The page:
20:08 staging-25, in my opinion, is probably good enough for anyone who really /needs/ 8.2.1...
20:08 mchua m_stone: I can follow behind and document, handle release notes, and work on moving testing upstream, which is what I've been spending most of my energies on.
20:08 m_stone and who can stand the uncertainty of it not having been /fully/ QA'ed.
20:08 help with relnotes would be great; I suck at those.
20:09 I'm a bit less convinced by this "moving testing upstream" buness though... :)
20:09 mchua m_stone: I can be a documentation ninja, but without visibility into the development side of the release process, I'm a pretty lousy clk.
20:09 m_stone mchua: well, what visibility is missing?
20:10 mchua m_stone: can you elaborate on the upstream thing while I'm typing up an answer to that? :)
20:10 m_stone mchua: it's the "upstream" part that makes no sense to me.
20:11 what do "streams" have to do with testing?
20:11 mchua m_stone: activities and sugar-core?
20:11 m_stone there's just testing. some of it is unit, some functional, some integration, and some process-based.
20:12 what matters is that it's done in appropriate measure, to sufficient quality, and that it provides sufficient satisfaction, support, and opportunity to grow to the participants.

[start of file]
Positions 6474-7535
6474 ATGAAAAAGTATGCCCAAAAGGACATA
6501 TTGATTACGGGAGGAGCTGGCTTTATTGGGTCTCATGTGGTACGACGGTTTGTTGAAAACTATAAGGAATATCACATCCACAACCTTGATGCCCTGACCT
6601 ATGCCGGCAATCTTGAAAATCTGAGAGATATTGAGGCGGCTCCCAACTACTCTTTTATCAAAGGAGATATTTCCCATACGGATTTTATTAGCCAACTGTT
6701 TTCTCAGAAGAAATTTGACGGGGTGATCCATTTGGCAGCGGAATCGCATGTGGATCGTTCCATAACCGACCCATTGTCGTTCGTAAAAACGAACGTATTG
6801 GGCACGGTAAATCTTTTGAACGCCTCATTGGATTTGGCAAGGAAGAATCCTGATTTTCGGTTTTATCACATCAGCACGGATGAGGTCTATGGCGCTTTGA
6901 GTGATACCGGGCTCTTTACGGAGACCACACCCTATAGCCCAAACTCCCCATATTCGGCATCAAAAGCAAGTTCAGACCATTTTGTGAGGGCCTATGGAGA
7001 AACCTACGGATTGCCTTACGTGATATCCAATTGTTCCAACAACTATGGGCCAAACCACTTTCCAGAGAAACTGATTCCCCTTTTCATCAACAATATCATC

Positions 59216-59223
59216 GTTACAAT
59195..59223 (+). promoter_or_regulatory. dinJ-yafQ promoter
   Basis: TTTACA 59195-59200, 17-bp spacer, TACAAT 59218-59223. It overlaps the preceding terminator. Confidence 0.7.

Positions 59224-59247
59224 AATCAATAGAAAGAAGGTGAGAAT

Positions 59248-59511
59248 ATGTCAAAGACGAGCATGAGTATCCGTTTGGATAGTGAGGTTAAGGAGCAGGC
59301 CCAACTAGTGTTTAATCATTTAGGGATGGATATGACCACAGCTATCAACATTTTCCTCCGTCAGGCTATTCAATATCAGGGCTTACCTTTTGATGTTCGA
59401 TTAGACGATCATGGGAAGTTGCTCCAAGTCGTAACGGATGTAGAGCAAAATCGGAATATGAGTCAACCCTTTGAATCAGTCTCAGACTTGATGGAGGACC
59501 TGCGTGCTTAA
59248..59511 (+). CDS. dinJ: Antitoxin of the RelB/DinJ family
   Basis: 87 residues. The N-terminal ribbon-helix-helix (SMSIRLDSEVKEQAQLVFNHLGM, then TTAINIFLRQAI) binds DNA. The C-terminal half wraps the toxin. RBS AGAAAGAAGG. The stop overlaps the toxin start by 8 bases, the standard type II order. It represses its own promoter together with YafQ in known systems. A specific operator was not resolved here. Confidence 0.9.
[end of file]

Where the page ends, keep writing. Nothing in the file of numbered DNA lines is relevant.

20:12 who cares what name it's done under?
20:12 mchua m_stone: the name it's done under isn't important, but disseminating the results to those who need them and trying to reduce redundancy of testing are important.
20:13 m_stone do you have any examples where these things have been problematic?
20:14 mchua: if not, then don't overengineer. just test more stuff more extensively with more people.
20:15 kimquirk good talking to you all... i gotta run
20:15 m_stone kimquirk: it was a pleasure as always; thanks so much for coming in!
20:15 kimquirk i'll look for 'test events' on the testing mail list
20:15 mchua m_stone: "I'm trying to run sugar on $some-other-operating-system and can't get activity X to run, is it broken?"
20:15 kimquirk m_stone: thanks for the chocolate!
20:15 m_stone sure. let's plan on having something again in a couple of weeks?
20:15 mchua waves to kimquirk
20:16 m_stone mchua: what's the problem there?
20:16 kimquirk i'll write up an email about this test setup so cjb and dogi or adam can check its progress tomorrow
20:16 m_stone kimquirk: great; thanks!
20:16 mchua m_stone: "I'm packaging sugar for $distro, what's the status of the various components I may be wrapping up?"
20:17 m_stone: basically, that sugar and activities no longer have olpc as their sole consumer
20:17 m_stone mchua: yeah, but what does that have to do with anything?